Nobody wants to admit it, but people are shallow. It's true of readers, it's true of writers, and it's especially true of people trying to hook up over the Internet. The first thing anybody is going to do when they look at your profile is skip straight to the pictures and decide whether or not you fit the first criteria for sweet, sweet lovin'. The temptation will be strong, but it's of the utmost importance that you post attractive but accurate pictures. Why do you think Hunter S. Thompson kept updating his jacket photos every time he released a new book? Because in his heart of hearts, Thompson was an honest man, and he knew that he had to go full on Raiders of the Lost Ark and expose his drug and booze devastated mug for all to see, lest potential readers be confused and disappointed at the 438 pages of maniacal dribblings that awaited them. In that same vein, you might be able to attract a weekend rock-climber with a matching body by swapping your current pics out for a sleeker retro model, but don't be surprised if you don't score a second date.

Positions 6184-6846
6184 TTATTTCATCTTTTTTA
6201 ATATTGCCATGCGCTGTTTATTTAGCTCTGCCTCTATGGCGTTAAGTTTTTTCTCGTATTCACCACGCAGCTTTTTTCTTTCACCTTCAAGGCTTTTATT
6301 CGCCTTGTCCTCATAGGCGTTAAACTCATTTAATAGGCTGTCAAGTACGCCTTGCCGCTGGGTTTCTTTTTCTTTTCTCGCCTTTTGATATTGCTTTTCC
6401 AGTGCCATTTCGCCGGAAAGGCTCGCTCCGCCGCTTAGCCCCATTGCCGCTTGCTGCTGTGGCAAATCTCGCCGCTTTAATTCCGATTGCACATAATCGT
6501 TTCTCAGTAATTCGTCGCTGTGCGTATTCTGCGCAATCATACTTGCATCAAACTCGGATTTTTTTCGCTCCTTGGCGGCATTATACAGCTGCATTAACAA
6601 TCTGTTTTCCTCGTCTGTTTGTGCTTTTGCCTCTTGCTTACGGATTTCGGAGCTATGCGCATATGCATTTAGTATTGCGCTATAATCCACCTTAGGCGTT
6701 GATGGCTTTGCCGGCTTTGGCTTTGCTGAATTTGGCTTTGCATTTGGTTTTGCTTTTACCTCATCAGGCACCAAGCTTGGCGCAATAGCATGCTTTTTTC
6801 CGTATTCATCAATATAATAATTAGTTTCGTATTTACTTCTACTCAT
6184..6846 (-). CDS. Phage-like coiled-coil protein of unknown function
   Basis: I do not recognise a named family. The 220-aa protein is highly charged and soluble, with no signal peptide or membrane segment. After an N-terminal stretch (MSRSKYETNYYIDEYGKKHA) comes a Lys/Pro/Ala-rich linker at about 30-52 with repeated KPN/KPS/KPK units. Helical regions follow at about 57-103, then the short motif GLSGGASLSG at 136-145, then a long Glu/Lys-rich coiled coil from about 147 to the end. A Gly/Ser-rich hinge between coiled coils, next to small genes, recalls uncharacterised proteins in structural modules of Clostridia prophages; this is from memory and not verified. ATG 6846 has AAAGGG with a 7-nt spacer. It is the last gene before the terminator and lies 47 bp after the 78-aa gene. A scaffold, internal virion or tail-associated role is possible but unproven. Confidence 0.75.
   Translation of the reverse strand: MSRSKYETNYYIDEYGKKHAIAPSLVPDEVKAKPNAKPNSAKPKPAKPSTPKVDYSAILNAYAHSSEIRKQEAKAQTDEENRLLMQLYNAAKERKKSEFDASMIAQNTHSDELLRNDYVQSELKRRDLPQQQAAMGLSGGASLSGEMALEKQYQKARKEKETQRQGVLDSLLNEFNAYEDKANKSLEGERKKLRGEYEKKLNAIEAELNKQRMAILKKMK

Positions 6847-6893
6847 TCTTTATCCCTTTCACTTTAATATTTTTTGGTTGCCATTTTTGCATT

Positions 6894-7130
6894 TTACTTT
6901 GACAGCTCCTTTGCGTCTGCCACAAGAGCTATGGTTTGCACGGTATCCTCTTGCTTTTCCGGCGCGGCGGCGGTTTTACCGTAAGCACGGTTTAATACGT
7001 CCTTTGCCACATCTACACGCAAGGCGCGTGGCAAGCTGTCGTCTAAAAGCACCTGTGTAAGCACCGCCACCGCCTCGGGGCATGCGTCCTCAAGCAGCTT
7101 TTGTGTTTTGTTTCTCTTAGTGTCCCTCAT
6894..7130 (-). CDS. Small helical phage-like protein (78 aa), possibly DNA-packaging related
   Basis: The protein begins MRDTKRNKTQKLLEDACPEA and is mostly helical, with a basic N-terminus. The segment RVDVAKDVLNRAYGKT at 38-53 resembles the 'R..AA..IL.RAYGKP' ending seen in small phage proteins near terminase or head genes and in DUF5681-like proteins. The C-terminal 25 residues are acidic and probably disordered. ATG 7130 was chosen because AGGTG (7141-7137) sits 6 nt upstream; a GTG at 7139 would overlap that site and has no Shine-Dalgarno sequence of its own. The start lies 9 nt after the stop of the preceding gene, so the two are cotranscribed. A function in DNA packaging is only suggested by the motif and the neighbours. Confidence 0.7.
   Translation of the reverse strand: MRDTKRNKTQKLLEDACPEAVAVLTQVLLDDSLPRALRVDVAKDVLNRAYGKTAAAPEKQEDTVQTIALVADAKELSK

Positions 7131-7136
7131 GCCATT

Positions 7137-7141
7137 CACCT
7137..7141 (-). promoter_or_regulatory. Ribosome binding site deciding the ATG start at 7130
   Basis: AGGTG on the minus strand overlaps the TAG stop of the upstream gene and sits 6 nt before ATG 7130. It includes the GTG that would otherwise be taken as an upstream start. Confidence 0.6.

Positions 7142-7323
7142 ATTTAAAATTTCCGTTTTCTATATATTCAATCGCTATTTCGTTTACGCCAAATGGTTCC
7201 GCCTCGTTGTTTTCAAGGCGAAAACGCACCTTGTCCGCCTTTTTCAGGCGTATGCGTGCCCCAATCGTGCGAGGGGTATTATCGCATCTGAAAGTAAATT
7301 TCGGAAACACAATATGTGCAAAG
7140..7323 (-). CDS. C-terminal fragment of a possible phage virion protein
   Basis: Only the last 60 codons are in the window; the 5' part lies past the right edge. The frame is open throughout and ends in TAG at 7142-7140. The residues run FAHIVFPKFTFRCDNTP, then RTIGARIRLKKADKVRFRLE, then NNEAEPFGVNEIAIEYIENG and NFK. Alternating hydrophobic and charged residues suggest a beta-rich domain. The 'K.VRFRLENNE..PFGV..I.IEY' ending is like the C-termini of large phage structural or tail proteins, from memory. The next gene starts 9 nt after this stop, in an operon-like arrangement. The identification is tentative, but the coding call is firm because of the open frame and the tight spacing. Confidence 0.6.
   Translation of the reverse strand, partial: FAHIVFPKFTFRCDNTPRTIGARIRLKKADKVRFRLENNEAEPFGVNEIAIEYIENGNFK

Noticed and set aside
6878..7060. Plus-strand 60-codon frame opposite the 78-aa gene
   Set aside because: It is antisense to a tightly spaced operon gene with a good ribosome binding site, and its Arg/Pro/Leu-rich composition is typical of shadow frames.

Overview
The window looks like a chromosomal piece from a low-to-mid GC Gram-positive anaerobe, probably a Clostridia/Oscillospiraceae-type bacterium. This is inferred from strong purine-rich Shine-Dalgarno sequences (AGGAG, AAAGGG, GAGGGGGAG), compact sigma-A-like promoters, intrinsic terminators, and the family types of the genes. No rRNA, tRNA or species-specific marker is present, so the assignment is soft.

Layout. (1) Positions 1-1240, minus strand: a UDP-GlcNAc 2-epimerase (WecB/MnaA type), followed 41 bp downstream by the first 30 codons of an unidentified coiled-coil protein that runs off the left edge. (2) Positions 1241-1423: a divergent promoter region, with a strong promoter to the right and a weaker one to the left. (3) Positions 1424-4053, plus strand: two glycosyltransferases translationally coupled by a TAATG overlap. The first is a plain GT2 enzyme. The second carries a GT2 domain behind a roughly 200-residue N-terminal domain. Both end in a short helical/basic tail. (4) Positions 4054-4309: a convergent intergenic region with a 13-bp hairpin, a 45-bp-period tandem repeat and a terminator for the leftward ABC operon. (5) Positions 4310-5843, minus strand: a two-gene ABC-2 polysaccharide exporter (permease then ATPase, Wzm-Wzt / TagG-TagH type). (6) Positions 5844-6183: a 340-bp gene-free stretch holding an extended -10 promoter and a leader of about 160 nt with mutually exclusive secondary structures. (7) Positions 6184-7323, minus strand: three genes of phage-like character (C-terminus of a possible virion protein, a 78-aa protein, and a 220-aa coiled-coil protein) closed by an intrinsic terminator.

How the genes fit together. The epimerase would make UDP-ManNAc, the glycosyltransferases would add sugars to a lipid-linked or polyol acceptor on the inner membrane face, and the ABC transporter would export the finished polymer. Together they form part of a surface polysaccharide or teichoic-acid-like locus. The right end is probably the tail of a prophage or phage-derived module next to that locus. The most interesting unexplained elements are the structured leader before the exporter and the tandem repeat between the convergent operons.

Remember all those hours you spent, sitting alone in the racks of a bookstore or library, reading the 138 pages of plot synopsis attached to each potential book you wanted to buy? No? Me neither. That's because nobody wants to spend more time reading your life story than they'll spend talking to you on the actual date. Furthermore, while this is still a bad move to pull with a book jacket, the person who wrote the copy on that jacket flap is a trained professional who has been doing their job competently for years. You, on the other hand, are so bad at writing your own life that you've resorted to begging for scraps on the Internet. I digress. The point is, as with any good story or summary, brevity is key. Hit the major points while still leaving an air of mystery; you don't want to go into the date with no trump card to throw down.
Some fantasy sample back-jacket copy from The Grapes of Wrath, if Steinbeck had written it in the age of online dating profiles and was an idiot: